Nayyar, Parsons, Galecki, and Helberg (left to right) Michael Yarish/Warner Bros. Entertainment Inc.
Out with a bang
Top-rated, long-running Big Bang Theory appealed to the misfit in us all
by Laura G. Singleton
“Our long collective nightmare is finally over.”
That’s how critic Stuart Heritage of The Guardian celebrated the announcement by CBS that the current and 12th season of The Big Bang Theory would be its last. Yet the 15-20 million viewers who watch the half-hour sitcom each week likely feel otherwise.
The Big Bang Theory debuted in 2007 and originally focused on straight-man Leonard (Johnny Galecki) and narcissistic Sheldon (Jim Parsons), best friends and roommate geniuses who work at the California Institute of Technology with their friends, Howard (Simon Helberg) and Raj (Kunal Nayyar). The pals can hold their own when discussing particle physics, yet are clueless when it comes to relationships, particularly with women.
Though ratings were lackluster in its first season, eventually Big Bang thrived. And by its end, it will have run longer than the classic sitcoms Friends or Seinfeld. It has been the top-rated comedy since 2010 and was the top-rated show overall the last two seasons. It’s also scored on the awards front, garnering 10 Emmys from 52 nominations, and has now spun off a popular prequel, Young Sheldon.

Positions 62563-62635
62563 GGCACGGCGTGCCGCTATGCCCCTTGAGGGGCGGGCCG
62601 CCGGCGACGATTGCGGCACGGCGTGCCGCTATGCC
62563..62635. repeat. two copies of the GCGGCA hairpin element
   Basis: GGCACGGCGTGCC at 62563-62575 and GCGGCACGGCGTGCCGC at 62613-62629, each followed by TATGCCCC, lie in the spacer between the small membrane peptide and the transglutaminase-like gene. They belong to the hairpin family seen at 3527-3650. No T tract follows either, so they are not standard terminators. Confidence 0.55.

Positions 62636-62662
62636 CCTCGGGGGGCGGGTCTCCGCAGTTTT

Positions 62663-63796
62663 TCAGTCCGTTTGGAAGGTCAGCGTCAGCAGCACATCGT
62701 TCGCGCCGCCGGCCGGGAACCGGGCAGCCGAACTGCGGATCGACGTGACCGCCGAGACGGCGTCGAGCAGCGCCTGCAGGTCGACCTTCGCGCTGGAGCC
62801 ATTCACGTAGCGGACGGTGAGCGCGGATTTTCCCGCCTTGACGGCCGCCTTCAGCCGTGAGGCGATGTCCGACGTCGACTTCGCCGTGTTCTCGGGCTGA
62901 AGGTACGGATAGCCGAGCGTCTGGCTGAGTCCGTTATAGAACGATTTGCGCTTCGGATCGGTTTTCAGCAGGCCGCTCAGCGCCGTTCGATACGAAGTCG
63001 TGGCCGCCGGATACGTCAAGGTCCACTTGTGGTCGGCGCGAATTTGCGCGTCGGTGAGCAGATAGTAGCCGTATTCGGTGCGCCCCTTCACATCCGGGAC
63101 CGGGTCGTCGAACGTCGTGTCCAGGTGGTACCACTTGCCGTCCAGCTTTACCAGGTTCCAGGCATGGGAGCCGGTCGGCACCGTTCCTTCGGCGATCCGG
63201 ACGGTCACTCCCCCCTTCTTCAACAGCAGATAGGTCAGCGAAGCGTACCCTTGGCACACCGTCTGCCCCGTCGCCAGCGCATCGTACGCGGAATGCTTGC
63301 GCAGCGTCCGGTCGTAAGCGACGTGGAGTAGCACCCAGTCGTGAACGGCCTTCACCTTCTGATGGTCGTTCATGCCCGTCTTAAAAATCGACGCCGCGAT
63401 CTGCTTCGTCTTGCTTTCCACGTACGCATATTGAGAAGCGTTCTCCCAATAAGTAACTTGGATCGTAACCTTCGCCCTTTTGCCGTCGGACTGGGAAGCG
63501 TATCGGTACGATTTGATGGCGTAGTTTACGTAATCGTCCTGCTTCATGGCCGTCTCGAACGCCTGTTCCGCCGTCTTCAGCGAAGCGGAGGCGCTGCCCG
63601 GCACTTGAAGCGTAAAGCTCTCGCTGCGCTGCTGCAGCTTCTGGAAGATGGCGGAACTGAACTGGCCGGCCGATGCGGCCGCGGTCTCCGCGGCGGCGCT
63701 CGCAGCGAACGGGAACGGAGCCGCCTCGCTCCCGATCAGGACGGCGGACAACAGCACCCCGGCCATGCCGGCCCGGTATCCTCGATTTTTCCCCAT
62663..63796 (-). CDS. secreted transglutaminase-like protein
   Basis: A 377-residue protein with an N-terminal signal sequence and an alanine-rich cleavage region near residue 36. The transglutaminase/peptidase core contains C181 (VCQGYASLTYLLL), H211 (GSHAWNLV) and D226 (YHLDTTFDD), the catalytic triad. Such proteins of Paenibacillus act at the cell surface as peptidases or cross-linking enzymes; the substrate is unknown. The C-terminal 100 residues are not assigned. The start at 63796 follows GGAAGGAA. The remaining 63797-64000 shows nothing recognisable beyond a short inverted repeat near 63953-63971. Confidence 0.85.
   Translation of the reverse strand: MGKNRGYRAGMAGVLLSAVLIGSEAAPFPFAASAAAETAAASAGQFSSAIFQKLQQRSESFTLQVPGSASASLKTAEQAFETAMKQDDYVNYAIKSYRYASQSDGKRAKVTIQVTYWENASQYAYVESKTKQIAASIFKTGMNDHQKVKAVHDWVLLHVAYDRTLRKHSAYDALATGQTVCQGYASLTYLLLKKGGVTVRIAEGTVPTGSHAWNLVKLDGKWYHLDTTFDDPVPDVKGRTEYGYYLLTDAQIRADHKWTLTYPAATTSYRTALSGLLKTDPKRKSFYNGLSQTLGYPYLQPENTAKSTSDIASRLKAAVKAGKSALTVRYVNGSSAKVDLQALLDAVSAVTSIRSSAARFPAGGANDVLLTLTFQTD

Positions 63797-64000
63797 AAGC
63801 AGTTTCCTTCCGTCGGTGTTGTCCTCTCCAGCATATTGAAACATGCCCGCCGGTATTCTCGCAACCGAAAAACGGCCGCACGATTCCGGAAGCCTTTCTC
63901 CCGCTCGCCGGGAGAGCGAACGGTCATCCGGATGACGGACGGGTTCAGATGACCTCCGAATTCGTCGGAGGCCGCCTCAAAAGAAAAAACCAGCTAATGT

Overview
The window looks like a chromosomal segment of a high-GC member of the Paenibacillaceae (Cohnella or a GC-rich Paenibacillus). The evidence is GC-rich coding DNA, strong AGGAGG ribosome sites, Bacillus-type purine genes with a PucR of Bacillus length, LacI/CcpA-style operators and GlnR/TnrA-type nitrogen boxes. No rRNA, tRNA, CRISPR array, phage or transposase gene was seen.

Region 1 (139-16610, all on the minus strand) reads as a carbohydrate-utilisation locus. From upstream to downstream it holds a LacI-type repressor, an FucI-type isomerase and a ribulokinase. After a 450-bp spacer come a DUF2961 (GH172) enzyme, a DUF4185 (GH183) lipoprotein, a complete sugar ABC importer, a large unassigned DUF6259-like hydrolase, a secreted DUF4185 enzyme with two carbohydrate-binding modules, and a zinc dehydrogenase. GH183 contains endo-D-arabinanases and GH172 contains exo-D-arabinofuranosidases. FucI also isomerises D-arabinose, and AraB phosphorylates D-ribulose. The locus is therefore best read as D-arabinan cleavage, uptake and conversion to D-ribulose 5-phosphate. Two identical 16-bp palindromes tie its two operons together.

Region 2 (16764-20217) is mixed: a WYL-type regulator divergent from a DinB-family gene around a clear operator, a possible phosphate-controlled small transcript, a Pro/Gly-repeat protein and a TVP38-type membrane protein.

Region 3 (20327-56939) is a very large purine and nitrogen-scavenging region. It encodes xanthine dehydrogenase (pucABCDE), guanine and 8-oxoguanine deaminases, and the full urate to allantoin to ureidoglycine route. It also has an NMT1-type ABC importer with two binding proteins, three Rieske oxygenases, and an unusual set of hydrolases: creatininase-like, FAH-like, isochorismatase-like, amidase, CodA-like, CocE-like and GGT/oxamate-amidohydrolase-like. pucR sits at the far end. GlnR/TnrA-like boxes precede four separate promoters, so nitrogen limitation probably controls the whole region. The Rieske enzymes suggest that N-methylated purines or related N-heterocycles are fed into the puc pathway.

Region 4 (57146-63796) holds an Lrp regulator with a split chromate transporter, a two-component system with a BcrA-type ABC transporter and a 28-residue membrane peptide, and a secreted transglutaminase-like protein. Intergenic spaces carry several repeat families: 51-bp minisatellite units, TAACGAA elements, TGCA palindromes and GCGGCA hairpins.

The show’s appeal isn’t limited to American audiences. Chinese video site Sohu bought the streaming rights for Big Bang in 2009, and it quickly became the country’s favorite foreign show. Citizens were outraged when the Chinese government suddenly censored it five years later. In 2011, The Guardian called Big Bang “the latest factor behind a remarkable resurgence of physics among … university students” in the U.K.
Even the show’s reruns are ratings gems. Since TBS bought syndication rights for an unprecedented $1.5 million per episode in 2010, the network’s ratings with viewers under age 50 have soared, and Big Bang reruns sometimes beat first-run shows.
Some explain this phenomenal popularity by pointing to the show’s normalization of nerd culture. Yet it’s doubtful many viewers identify with its brainy geeks. More likely, their social awkwardness and outsider status resonate. That says less about the show than it does about the hyper-connected yet socially atomized world in which we live and work.